That was kind of the first time I got back into the sort of skilled trades space and just starting to kind of tie those two pieces together, seeing how we had this workforce shortage, and then really digging farther into it. Because I’m the type of person who if I see something wrong, I have a hard time leaving it alone. It’s like a nervous tick almost. I can’t leave it alone. So it bothered me that these people working in labor or working… My husband’s a Tile Setter. People that are actually doing the job to build things up are “looked down upon.” The more I got into that, the farther I got into construction and now I’m really working in the civil space. It’s just kind of remained this personal passion of mine that we figure out a way to change the conversation about people in the trades, and people who are working in construction and kind of reanalyzing how we look at them because these people are thinking every day they have to use strategy, they use a lot of math, there’s a ton of spatial reasoning.

Just the things that even the most simple laborer on a job site like a ditch digger, people look down on these people and they’re like, “Oh, he’s just a ditch digger. He must’ve done something wrong with their life.” Those people know more about angles and how to get into a certain space, and really like how things function underground than I would say 95% of people out there. I think that what am I doing personally to change that? Well, with CREW we’re really just focusing on changing it from the start. Putting actual people in front of high school students and even people who are in their mid thirties, who may want to switch careers. So putting actual, real life industry folks in front of them, and showing these potential workforce individuals. People who might join our workforce that there is nothing wrong with choosing the trades.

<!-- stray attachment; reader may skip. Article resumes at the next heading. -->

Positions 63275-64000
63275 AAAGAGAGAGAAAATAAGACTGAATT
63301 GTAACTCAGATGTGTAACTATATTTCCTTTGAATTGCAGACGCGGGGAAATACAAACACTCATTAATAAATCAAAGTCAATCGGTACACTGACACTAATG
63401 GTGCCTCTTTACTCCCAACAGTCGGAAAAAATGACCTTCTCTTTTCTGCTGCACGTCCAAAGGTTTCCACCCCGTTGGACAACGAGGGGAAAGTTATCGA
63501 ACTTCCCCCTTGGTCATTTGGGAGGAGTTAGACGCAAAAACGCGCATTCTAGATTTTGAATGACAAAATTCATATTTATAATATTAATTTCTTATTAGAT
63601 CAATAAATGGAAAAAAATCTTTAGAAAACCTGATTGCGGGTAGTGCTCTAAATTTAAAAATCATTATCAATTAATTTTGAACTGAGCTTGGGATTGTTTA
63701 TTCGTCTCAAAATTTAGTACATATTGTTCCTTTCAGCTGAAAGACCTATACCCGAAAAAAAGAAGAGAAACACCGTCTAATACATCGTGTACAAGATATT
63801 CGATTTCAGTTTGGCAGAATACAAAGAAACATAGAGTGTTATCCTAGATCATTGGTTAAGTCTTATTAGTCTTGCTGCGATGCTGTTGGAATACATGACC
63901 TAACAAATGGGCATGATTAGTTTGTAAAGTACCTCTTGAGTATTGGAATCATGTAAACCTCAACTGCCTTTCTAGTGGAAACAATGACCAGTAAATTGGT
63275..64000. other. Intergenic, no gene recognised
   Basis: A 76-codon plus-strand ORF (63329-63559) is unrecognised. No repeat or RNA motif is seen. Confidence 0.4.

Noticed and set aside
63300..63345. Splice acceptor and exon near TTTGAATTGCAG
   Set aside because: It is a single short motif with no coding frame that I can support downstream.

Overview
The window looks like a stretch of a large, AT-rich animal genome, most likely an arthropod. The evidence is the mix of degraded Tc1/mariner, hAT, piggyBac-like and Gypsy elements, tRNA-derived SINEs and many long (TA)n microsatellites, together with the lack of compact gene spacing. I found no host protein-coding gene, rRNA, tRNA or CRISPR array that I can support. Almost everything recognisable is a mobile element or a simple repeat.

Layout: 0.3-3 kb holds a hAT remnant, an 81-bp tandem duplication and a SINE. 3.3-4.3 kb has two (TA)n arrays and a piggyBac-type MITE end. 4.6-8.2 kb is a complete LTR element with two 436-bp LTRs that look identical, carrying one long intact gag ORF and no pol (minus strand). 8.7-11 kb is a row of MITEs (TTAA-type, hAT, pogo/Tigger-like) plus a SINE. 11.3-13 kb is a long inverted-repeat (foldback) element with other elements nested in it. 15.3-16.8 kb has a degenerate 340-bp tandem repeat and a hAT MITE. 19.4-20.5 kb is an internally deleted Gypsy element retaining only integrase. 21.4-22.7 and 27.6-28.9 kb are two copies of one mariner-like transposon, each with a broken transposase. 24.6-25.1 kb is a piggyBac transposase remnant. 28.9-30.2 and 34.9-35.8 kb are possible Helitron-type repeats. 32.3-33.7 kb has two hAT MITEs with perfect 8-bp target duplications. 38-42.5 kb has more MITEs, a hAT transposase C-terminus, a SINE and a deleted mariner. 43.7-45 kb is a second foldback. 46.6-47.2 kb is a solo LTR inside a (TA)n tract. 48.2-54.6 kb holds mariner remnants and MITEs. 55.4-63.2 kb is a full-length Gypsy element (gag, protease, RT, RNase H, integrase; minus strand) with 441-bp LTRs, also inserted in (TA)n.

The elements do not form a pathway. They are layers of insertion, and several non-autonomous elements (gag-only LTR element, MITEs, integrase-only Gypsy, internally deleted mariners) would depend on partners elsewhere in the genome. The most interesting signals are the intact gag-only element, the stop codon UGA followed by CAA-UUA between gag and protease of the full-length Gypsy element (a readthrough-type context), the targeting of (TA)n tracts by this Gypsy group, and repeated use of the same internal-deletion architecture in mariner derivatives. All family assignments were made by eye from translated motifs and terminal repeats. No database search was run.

In most cases, they’re making more money than a lot of these college graduates are going to make right out of college. You don’t have to incur that debt. There’s actually also a ton of other paths to get to some of these jobs that might require a college degree. There’s ways to get into those jobs as well without that college degree just by working your way up a path within a company as well depending on what you want to do. So just really changing the narrative around if you’re in high school and you don’t know what you’re going to do, we’re not saying that you shouldn’t go to college, but you shouldn’t go to college until you have a plan.